Lizzo Skeptical Of Victoria Secret Show Return After Inclusivity Push

Lizzo has her doubts about big brands and their mission for more body inclusivity.

When Victoria’s Secret announced their once iconic fashion show would return after a four year hiatus, the 34-year-old Grammy winner took to Twitter to share her thoughts on the brand’s return to the runway.

According to the brand’s Chief Financial Officer, Timothy Johnson, Victoria’s Secret is working on a “new version” of their fashion show that will seemingly include a wide variety of body types per The Hollywood Reporter.

“This is a win for inclusivity for inclusivity’s sake,” Lizzo tweeted. “But if brands start doing this only because they’ve received backlash then what happens when the ‘trends’ change again?”

“Do the CEOs of these companies value true inclusivity? Or do they just value money?” Lizzo wondered.

Back in 2019, the lingerie company came under fire for being out of touch with their consumers after exclusively featuring tall and extremely thin models. Soon after Victoria’s Secret announced they would be putting the show on hiatus and began featuring and recruiting models of every shape and size in a new marketing initiative.

According to the brand’s corporate website, integrating diversity, equity, and inclusion “into everything we do is not just the right thing to do – but is critical to driving performance and doing well for our associates, customers and communities.”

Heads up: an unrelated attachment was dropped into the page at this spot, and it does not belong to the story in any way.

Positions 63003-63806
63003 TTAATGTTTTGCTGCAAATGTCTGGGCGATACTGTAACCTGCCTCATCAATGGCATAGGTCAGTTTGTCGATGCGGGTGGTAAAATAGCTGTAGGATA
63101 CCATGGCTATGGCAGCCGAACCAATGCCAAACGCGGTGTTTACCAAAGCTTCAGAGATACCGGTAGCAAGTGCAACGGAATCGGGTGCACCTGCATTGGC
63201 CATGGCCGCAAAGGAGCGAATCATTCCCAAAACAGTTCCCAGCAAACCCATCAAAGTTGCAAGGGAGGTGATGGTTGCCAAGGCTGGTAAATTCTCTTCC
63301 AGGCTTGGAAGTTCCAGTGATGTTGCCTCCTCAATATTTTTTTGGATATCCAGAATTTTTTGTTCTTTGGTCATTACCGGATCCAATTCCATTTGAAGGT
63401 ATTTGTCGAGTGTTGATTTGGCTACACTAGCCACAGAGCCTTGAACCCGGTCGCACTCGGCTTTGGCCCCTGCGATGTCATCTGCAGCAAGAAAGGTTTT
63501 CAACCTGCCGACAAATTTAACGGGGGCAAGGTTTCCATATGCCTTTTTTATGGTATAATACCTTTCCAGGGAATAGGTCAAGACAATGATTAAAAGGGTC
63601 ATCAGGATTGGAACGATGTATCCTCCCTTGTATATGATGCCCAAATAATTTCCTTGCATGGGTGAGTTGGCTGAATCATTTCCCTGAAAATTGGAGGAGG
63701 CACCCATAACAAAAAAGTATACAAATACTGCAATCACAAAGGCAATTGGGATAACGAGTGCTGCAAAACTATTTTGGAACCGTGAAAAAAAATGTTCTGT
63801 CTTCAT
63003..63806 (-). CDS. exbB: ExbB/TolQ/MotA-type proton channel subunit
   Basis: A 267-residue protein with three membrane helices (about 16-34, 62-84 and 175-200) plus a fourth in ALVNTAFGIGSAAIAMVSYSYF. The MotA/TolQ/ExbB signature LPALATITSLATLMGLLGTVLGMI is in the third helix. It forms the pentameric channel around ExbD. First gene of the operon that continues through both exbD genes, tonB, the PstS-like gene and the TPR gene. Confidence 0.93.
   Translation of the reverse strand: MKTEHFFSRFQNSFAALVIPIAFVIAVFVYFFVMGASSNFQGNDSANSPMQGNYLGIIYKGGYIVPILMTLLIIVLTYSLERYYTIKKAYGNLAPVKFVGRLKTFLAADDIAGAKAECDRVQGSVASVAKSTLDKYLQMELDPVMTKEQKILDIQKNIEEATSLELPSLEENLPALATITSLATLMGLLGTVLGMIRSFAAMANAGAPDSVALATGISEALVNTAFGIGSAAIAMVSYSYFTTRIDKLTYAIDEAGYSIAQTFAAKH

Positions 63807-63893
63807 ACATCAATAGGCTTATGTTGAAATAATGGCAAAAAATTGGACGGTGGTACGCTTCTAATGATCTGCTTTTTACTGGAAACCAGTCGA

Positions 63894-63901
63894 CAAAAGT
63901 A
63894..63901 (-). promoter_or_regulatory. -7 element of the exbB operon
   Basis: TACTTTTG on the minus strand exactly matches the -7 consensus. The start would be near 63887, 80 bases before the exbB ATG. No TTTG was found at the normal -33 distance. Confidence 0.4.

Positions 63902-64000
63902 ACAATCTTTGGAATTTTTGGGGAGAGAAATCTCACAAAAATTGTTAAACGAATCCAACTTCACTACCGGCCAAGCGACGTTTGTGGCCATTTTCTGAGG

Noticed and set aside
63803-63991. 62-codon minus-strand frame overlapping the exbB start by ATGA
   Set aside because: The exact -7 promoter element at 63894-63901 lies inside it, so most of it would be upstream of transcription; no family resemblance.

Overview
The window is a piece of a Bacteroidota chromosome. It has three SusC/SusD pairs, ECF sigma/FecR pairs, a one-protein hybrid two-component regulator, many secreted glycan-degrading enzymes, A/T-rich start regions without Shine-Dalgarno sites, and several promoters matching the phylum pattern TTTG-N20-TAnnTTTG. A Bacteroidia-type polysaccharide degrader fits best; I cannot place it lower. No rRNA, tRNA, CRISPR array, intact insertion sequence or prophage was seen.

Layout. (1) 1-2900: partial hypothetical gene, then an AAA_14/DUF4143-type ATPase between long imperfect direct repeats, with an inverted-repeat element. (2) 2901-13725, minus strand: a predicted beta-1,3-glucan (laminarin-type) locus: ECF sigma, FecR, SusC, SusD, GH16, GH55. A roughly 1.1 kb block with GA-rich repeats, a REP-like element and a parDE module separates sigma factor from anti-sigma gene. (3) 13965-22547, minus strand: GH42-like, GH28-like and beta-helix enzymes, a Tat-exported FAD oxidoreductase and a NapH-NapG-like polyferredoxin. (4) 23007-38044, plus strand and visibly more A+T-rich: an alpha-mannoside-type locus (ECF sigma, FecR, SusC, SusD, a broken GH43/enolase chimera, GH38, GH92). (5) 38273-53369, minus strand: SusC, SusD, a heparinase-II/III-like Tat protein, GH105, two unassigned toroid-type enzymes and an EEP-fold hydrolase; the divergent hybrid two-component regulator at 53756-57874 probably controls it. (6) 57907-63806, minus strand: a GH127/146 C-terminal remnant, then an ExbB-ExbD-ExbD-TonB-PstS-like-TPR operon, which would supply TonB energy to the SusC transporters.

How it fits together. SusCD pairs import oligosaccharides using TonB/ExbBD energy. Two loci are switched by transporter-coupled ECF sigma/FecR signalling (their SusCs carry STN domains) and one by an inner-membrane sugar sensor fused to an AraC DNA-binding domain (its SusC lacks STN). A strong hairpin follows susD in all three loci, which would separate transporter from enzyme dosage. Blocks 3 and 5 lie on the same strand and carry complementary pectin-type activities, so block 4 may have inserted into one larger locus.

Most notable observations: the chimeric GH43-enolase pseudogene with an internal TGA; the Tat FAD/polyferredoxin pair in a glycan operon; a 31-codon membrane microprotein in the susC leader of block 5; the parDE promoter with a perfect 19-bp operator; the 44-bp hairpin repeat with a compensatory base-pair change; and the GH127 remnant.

This isn’t the first time Lizzo has given followers a piece of her mind when it comes to the commercialization and appropriation of the body positivity movement by big brands.

Back in October 2020, the “About Damn Time” artist opened up about how she feels about the movement in the mainstream in an interview with Vogue.

“It’s commercialized,” she explained. “Now, you look at the hashtag ‘body positive,’ and you see smaller-framed girls, curvier girls. Lotta white girls. And I feel no ways about that, because inclusivity is what my message is always about.”

Lizzo continued, “I’m glad that this conversation is being included in the mainstream narrative. What I don’t like is how the people that this term was created for are not benefiting from it. Girls with back fat, girls with bellies that hang, girls with thighs that aren’t separated, that overlap. Girls with stretch marks. You know, girls who are in the 18-plus club.”

“They need to be benefiting from…the mainstream effect of body positivity now,” she concluded. “But with everything that goes mainstream, it gets changed. It gets—you know, it gets made acceptable.”

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